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190gallons

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Hi. I'm new here but not to the hobby. I have been keeping fish for over 10 years now. I am currently keeping 2 3 gal male betta tanks a 5 gal glow fish tank. A 30 gal community tank and a 75 gal freshwater tank . The issue I'm seeking help with is in my 30gal tank i have a very small bala I just got about a week ago and yesterday I noticed that there is , what I'll refer to as a white film like something on the tail . it's only really on the edge of the tail where the black stripe is. I'm 100%sure it's not ich and I am somewhat sure it's not fin rot however I have never experienced fin rot. The tank is stocked with . 1 killi female , 1 pleco, 1 Cory, a red tail shark, 2 small balas , 3 mollies and 2 penguin tetras . water parameters .... Ammonia 0ppm , nitrite 0ppm , nitrates 20 ppm , 7.6 ph temp is steady 77.6° . I'm using a hob filter and a bubble stone and led lighting on for 10 hrs a day. And before you All get on me about 30gal is to small for the red tail and balas I am well aware they will be moving to the 75g when they get a bit bigger. The red tail is less than 2" and both balas are around 1 1\2" . if I put them in the 75 gal now my silver dollars or my butterfly fish will pick on them . this is the best pic I could get of the tail
 

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Colin_T

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It looks like the tip of the tail was injured and has excess mucous on it. Fish have a thin layer of clear mucous covering their body. It helps them move through water easier and also acts as a first line of defense against disease organisms. If the fish are injured or stressed, they produce more mucous and it can look like a cream or white film over part or all of the body.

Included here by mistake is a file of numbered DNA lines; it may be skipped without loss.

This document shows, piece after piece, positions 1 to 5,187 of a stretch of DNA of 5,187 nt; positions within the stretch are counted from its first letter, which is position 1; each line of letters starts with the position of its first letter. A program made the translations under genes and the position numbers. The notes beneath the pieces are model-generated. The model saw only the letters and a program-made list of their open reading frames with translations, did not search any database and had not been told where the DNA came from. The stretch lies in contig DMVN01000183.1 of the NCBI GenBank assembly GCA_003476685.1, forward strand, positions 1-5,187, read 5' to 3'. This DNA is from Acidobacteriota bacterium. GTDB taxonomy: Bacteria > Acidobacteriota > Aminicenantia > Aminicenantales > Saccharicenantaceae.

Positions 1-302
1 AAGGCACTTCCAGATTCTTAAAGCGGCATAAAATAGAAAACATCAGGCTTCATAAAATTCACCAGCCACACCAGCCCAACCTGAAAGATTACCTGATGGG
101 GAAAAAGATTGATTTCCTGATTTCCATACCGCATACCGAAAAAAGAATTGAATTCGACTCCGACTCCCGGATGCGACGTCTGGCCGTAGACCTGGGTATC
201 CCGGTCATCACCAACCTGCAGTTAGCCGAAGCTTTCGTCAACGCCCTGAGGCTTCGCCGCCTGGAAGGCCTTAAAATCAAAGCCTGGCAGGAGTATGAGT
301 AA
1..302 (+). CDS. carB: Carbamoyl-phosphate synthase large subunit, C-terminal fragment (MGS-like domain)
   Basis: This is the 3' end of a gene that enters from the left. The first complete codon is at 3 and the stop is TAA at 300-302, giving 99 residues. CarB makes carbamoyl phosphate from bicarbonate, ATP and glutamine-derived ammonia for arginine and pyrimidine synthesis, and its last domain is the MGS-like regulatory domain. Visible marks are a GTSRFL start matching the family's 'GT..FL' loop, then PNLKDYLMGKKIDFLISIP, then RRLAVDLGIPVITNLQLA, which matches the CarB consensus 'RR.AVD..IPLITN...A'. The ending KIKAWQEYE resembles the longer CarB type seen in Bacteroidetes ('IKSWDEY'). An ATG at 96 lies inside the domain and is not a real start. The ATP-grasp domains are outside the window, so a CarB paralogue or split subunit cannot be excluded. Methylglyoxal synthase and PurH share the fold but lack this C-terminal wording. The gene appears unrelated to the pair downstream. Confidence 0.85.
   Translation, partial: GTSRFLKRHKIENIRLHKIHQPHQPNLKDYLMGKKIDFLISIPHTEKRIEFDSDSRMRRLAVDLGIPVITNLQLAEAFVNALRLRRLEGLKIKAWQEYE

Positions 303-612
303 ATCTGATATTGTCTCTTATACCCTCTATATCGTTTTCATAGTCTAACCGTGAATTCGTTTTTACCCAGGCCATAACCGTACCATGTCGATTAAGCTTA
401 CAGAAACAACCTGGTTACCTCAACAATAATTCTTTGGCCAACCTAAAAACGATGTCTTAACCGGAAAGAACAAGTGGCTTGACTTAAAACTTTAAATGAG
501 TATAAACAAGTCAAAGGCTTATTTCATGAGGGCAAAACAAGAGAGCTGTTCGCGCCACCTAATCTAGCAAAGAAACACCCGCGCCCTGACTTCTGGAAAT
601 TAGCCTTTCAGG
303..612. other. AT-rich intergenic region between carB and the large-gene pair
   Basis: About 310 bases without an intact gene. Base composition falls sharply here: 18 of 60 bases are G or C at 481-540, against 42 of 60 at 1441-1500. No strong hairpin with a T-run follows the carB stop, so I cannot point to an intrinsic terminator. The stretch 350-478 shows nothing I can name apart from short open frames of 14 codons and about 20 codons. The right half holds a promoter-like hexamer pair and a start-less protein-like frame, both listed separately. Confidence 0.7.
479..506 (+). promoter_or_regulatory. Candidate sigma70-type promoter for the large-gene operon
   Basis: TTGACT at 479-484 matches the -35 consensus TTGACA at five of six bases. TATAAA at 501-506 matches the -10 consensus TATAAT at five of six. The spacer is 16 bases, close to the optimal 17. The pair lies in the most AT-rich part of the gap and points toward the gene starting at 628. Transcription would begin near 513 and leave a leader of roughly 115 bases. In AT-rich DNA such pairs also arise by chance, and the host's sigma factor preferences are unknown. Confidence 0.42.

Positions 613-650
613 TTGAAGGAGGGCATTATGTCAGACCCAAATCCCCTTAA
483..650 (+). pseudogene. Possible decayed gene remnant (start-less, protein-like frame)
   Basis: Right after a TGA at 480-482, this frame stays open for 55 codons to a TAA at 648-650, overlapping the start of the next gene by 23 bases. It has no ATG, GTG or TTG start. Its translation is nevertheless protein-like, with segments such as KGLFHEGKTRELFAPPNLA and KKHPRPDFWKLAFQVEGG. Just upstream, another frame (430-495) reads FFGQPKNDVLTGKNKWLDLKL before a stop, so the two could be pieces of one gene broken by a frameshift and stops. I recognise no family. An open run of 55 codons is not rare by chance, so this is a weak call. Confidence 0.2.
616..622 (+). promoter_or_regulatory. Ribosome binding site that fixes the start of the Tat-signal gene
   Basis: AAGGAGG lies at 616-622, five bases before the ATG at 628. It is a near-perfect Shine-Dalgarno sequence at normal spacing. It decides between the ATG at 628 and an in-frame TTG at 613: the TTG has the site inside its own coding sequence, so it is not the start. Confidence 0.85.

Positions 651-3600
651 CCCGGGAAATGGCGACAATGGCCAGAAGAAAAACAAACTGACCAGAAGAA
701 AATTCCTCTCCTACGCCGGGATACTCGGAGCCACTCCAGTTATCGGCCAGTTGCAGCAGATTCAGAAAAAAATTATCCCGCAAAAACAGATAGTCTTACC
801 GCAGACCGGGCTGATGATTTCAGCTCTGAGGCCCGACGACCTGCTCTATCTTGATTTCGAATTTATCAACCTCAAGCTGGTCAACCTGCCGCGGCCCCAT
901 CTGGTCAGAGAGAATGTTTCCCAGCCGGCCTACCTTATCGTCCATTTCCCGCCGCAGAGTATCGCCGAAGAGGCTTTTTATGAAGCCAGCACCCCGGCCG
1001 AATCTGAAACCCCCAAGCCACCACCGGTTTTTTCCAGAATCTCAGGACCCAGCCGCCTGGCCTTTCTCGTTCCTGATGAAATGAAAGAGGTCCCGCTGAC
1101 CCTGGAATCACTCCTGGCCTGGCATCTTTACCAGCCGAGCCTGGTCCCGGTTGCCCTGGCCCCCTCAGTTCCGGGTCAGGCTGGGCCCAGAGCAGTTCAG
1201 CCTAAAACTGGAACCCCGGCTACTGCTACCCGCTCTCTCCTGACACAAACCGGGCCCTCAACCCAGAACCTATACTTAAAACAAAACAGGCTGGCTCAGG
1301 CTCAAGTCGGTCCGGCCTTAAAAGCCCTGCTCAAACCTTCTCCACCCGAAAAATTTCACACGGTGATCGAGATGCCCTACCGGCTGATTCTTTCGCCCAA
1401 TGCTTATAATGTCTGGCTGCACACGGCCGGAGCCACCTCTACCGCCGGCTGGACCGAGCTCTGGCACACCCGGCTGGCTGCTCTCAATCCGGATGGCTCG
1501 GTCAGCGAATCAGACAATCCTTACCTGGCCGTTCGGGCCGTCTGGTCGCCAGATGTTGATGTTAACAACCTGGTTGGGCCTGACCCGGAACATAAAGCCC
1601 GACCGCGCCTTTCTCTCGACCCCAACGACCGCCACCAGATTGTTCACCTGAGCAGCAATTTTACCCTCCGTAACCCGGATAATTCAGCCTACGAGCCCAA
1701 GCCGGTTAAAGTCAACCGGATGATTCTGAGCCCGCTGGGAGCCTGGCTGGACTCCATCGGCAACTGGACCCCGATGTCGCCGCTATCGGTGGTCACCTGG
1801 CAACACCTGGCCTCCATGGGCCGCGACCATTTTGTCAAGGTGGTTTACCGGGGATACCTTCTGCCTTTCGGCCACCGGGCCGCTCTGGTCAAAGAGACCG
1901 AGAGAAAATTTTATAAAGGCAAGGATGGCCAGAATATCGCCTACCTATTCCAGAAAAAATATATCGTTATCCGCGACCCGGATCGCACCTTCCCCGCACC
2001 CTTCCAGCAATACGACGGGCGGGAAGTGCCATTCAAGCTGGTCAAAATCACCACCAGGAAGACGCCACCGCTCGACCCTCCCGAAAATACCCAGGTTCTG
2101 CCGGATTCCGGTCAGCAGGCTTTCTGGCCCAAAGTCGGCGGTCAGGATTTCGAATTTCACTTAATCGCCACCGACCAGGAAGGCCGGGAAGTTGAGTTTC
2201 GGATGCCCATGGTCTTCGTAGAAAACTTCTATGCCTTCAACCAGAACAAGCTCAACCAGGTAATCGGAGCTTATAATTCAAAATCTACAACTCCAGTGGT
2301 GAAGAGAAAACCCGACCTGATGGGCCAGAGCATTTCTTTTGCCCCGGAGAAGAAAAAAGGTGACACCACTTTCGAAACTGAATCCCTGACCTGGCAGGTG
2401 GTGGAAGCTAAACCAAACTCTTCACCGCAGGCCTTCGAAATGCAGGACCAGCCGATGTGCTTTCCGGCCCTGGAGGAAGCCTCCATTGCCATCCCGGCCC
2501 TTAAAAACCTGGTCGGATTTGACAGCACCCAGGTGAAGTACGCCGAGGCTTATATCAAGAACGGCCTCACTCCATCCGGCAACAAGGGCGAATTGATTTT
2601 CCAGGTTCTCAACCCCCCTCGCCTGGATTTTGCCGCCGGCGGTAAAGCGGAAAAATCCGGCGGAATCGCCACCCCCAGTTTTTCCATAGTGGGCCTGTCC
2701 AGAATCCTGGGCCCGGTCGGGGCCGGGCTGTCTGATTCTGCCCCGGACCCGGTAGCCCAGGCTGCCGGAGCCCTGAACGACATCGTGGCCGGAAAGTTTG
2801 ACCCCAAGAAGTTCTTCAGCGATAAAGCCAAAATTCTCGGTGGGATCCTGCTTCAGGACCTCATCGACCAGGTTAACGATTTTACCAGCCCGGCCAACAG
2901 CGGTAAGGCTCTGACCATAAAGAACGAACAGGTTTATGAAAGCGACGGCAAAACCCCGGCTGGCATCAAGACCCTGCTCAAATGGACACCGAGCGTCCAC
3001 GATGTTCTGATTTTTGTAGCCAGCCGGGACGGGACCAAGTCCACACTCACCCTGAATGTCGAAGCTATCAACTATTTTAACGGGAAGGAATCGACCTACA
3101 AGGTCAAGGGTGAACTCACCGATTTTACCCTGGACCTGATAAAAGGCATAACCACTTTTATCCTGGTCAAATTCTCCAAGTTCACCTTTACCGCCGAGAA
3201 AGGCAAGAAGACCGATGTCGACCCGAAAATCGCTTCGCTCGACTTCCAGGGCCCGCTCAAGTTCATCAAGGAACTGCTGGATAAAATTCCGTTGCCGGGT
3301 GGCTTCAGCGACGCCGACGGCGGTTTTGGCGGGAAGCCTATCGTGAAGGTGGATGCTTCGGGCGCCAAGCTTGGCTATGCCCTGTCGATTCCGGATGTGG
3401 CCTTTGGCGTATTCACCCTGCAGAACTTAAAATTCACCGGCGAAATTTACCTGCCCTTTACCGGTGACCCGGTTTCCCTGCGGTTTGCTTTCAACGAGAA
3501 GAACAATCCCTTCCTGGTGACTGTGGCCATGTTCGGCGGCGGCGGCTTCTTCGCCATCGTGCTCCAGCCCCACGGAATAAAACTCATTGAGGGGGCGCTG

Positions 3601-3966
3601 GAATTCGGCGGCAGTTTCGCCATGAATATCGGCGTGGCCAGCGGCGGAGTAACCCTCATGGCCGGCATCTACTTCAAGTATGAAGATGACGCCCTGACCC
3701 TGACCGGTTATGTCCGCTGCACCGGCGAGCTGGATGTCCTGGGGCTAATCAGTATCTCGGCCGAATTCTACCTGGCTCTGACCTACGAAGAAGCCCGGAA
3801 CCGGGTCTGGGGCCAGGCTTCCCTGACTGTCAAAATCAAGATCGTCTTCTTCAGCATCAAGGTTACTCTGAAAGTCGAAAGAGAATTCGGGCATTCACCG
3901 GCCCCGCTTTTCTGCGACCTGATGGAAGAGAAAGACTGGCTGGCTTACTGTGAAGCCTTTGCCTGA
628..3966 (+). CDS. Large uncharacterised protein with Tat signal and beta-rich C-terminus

You can do a 75% water change and gravel clean the substrate every day for a week and that usually helps.
Make sure any new water is free of chlorine/ chloramine before it's added to the tank.

If it looks worse over the next day or two, add some rock salt (1-2 heaped tablespoons per 20 litres of water). keep salt in there for 2 weeks and see how the fish goes.
 
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190gallons

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It looks like the tip of the tail was injured and has excess mucous on it. Fish have a thin layer of clear mucous covering their body. It helps them move through water easier and also acts as a first line of defense against disease organisms. If the fish are injured or stressed, they produce more mucous and it can look like a cream or white film over part or all of the body.

You can do a 75% water change and gravel clean the substrate every day for a week and that usually helps.
Make sure any new water is free of chlorine/ chloramine before it's added to the tank.

If it looks worse over the next day or two, add some rock salt (1-2 heaped tablespoons per 20 litres of water). keep salt in there for 2 weeks and see how the fish goes.
Ok . I did water change about 60% 2 days in a row. It don't seem to be getting better or worse. Im just wondering i have 2 balas and the one seems to chase the injured one away alot. Is it possible that one is nipping the others tail? I was always under the impression balas are very peaceful fish as long as they are kept together. But I also know that schooling type fish are best kept in groups of 3 or more. So is it reasonable to assume adding a 3rd bala night curb the aggression of the one doing the chasing
 
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190gallons

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I have an injured fish and have been told to add salt to my tank. My question is will all my fish and plants be able to take this safely. I have 2 balas, red tail shark,1 killi,1 pleco, 1 Cory, 3 mollies,and a pictus cat and lightly planted with some hygrophila and anubias